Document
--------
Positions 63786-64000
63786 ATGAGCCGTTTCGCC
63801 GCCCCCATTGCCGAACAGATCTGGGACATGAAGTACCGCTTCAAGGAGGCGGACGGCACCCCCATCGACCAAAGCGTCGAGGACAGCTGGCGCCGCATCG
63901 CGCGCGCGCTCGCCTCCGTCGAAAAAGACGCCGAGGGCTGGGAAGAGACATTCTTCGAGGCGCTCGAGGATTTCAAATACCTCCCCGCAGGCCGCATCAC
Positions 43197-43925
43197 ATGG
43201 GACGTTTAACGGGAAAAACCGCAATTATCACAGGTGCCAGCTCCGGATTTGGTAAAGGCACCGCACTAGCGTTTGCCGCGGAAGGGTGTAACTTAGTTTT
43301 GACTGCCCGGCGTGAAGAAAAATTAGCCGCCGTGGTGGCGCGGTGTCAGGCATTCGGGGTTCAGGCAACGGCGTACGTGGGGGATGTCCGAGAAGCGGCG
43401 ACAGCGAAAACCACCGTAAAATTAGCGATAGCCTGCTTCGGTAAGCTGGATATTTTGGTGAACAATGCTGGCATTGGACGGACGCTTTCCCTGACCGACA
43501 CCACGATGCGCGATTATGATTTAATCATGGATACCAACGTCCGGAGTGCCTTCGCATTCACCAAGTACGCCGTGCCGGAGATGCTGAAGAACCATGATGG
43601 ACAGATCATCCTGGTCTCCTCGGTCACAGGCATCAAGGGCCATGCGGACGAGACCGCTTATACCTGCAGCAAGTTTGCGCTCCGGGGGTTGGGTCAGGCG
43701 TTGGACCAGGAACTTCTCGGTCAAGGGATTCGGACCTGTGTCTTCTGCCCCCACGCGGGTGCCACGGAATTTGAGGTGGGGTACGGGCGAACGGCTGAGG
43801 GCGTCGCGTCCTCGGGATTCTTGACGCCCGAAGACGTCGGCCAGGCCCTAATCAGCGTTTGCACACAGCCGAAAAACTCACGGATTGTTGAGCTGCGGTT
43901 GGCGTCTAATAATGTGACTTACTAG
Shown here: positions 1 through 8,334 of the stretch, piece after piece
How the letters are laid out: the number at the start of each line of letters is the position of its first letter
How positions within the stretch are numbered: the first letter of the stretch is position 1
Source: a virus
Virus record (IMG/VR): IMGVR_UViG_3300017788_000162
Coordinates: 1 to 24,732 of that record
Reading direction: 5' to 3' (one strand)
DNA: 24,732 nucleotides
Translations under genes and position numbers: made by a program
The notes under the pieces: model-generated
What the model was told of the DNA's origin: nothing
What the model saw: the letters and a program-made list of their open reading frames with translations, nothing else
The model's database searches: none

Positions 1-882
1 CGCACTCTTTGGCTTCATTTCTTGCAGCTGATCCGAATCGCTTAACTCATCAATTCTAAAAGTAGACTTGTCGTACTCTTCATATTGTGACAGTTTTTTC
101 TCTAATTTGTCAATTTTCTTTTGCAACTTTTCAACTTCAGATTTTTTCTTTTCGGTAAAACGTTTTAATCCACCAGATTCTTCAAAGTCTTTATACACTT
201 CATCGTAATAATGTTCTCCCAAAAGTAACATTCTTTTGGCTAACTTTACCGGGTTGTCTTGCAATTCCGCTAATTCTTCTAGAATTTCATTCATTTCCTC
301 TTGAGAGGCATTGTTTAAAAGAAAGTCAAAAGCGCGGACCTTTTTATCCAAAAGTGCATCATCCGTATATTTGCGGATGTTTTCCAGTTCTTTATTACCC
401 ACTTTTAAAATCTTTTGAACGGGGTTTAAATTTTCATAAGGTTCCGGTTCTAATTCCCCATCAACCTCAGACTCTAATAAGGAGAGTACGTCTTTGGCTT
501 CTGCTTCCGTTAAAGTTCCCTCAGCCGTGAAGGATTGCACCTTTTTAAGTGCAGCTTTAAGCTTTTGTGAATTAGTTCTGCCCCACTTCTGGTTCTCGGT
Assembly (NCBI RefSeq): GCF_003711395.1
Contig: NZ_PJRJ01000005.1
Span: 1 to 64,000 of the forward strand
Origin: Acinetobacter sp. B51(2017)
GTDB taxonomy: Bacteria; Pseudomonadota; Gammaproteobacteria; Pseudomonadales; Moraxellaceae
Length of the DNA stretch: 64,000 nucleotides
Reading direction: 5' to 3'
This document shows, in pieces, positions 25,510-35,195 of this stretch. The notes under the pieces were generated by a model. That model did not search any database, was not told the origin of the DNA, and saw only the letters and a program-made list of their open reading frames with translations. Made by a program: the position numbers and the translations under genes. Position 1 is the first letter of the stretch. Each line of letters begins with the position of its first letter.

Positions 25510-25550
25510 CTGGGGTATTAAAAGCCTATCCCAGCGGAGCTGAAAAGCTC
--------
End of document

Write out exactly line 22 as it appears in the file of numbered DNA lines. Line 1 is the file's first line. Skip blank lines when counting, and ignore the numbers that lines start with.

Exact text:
DNA: 24,732 nucleotides